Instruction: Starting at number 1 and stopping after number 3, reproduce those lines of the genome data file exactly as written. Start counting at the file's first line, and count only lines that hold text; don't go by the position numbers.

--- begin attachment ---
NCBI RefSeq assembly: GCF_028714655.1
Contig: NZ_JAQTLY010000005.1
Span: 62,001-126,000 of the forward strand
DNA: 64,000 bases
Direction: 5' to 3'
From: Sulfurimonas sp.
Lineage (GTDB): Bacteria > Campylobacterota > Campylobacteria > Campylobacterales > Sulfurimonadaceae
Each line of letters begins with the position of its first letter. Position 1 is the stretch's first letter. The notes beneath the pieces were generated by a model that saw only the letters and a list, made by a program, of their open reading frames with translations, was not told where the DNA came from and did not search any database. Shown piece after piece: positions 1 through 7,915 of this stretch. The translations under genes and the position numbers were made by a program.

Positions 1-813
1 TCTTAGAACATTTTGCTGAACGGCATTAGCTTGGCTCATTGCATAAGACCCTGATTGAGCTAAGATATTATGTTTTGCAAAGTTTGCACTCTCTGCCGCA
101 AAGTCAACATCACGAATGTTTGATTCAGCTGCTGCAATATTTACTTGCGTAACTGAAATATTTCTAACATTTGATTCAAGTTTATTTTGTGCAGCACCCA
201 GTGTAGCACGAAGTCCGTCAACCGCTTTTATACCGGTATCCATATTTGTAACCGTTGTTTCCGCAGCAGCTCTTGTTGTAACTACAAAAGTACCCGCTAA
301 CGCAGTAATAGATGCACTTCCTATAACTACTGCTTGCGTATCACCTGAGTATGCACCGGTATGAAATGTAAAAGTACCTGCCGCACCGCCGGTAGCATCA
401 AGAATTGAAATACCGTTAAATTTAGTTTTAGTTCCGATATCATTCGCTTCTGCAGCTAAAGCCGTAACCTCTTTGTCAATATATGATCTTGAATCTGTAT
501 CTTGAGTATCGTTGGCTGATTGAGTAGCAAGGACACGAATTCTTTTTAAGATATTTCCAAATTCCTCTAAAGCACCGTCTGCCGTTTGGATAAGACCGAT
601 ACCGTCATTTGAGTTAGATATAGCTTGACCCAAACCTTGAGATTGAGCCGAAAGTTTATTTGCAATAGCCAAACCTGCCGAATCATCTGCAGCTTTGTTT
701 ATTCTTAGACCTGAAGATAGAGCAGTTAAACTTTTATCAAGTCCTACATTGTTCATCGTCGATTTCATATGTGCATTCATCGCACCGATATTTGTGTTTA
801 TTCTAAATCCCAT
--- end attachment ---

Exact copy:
NCBI RefSeq assembly: GCF_028714655.1
Contig: NZ_JAQTLY010000005.1
Span: 62,001-126,000 of the forward strand